The best wilderness hikes and other adventures onto public lands begin long before you get to the trailhead.
Outdoor recreation breeds innovation, but not all of it supports conservation-minded, sustainable fun. Here’s how to green your next gear buying trip.
Hiking, backpacking and other outdoor recreation requires more than trail maps and cool gear. It’s also important to bring along a proactive attitude toward conservation, and a thoughtful set of outdoor ethics.
Outdoor recreation can harm our wild places if we don’t minimize the impact of hiking, backpacking and other outdoor fun. By following these sustainability tips, you can protect wild getaways and the natural wonders each hold.
Wild places offer escapes for the whole family, whether you have two legs or four. But there’s more to hiking with your dogs than simply dropping the tailgate of your pickup and letting them run wild.
Hear artists, activists and adventurers share what the ownership and legacy of these American wildlands means to them.
Betty White first visited California’s Sierra Nevada at age four. That visit, and visits almost every year thereafter, made a lasting impression on her.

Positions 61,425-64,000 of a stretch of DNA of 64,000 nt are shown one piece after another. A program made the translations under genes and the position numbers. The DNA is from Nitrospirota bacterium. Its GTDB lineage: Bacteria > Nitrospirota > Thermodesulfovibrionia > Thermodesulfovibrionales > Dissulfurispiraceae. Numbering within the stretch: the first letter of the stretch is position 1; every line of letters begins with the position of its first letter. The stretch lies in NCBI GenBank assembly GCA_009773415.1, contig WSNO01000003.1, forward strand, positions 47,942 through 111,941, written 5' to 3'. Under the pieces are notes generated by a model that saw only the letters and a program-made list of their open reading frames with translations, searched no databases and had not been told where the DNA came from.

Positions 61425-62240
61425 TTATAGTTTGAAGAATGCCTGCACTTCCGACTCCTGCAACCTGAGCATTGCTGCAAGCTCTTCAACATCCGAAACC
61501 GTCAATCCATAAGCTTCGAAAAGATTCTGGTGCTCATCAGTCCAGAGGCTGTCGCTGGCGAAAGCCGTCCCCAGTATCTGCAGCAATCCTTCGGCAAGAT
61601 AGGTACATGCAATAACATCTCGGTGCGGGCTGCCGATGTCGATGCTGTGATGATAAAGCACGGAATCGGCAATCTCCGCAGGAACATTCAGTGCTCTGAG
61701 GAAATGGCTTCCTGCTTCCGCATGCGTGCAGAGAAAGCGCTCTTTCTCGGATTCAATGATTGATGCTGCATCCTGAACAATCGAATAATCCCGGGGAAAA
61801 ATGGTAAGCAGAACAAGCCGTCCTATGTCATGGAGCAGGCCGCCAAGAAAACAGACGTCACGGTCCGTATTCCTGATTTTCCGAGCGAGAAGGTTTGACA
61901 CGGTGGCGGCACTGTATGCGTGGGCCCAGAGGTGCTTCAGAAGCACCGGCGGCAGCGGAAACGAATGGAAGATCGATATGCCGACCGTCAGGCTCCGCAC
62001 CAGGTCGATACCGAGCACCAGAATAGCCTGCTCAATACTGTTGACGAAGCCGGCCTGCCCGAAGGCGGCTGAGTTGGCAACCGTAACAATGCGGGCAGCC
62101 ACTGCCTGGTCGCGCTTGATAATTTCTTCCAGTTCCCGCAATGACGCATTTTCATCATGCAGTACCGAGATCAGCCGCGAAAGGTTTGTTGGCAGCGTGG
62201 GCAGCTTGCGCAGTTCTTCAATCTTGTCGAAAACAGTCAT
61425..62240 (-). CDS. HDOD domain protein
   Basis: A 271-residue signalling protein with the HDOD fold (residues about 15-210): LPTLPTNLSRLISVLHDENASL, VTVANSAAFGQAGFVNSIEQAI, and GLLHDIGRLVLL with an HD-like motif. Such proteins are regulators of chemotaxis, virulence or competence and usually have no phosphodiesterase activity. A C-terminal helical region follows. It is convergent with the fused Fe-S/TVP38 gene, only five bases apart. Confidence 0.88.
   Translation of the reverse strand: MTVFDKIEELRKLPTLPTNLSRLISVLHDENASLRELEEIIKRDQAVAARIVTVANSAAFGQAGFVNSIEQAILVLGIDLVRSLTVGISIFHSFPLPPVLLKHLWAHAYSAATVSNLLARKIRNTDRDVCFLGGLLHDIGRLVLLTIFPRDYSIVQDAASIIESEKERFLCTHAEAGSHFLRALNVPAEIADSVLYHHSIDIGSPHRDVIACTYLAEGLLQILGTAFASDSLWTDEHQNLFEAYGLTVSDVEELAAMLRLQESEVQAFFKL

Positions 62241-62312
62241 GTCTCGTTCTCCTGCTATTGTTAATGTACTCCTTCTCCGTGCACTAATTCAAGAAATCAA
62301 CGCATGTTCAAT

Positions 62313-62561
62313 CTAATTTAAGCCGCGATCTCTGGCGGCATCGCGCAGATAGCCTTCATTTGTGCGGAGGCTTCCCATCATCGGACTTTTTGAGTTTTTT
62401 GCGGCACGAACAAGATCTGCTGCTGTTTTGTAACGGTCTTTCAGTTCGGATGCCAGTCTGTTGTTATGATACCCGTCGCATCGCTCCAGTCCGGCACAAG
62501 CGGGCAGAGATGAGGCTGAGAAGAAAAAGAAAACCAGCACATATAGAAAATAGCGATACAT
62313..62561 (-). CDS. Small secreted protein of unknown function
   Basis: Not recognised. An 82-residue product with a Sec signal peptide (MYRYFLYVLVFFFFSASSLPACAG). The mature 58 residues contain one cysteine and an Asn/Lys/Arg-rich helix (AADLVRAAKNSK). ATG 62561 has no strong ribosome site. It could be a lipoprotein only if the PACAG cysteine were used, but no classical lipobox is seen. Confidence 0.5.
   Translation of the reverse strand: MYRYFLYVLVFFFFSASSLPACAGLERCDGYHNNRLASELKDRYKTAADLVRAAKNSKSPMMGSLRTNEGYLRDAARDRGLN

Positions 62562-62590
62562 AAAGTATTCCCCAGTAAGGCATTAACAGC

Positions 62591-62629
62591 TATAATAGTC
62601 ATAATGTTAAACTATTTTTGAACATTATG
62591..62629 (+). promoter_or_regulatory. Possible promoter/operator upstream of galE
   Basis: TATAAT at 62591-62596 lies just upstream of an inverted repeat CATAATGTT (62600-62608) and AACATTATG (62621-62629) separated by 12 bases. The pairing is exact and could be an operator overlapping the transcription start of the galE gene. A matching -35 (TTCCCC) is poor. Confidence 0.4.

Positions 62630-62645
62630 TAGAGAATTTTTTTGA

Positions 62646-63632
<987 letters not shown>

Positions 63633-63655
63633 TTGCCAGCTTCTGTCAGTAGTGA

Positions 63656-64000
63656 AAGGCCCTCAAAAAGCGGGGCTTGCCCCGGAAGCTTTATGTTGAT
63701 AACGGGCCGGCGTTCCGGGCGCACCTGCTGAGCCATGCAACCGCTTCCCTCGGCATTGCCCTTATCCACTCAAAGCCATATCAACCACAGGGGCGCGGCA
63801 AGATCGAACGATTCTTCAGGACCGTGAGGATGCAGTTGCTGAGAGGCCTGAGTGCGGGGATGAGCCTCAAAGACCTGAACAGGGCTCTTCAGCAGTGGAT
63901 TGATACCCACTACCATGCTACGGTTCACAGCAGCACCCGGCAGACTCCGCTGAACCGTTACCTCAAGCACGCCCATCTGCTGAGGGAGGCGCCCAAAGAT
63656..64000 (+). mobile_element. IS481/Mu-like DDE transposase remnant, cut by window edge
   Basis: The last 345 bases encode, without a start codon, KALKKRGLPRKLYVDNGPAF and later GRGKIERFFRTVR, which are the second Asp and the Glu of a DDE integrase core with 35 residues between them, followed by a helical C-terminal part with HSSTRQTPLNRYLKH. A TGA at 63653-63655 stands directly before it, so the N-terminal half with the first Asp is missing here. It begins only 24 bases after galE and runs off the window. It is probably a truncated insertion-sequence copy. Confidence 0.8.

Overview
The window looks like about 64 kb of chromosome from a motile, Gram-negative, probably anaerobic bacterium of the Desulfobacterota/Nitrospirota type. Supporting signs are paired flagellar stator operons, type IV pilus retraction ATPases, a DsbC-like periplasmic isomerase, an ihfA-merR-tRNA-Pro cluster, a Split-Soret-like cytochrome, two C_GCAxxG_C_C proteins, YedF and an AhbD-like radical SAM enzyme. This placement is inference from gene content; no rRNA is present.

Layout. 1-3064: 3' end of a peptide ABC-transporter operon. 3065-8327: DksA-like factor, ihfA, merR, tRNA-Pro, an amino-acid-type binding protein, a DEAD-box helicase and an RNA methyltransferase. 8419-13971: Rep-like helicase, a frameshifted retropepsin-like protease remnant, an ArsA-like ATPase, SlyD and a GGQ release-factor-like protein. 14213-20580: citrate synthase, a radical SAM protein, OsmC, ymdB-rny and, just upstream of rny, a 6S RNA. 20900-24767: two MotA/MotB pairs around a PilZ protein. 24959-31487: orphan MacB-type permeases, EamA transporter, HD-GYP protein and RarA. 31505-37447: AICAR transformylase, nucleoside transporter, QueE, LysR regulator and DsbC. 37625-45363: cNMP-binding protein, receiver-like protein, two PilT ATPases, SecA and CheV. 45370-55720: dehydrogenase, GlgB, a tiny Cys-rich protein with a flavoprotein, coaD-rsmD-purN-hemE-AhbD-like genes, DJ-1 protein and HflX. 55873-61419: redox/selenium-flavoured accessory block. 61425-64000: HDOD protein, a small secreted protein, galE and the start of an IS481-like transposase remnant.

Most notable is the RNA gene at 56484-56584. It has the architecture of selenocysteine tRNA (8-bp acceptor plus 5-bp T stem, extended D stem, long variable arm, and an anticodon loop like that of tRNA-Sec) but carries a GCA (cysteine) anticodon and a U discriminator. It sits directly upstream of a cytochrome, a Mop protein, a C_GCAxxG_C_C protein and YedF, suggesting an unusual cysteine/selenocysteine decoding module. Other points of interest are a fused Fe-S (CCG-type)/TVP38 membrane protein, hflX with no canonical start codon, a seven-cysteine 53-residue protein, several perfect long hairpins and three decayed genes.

- Thursday, January 19, 2017
As the Obama Administration draws to a close, we recognize President Obama's accomplishments in land conservation, energy reforms, efforts to help more Americans visit our great outdoors and honoring America’s diverse culture and history.
- Wednesday, January 18, 2017
Yesterday on Capitol Hill, Representative Ryan Zinke appeared before the Senate Energy and Natural Resources Committee to answer questions at his confirmation hearing to serve as Secretary of the Interior.
The Wilderness Society president, Jamie Williams issued the following statement:
“It was heartening to see Ryan Zinke voice his strong support for our parks and other public lands, but at the same time he questioned settled science around climate change and called for the rollback of the BLM's new rule to curb natural gas waste.
- Tuesday, January 17, 2017
After a ten-year environmental review with record public involvement, today the Forest Service issued its final decision to not lease 40,000 acres of sprawling wild lands in Wyoming’s Bridger-Teton National Forest.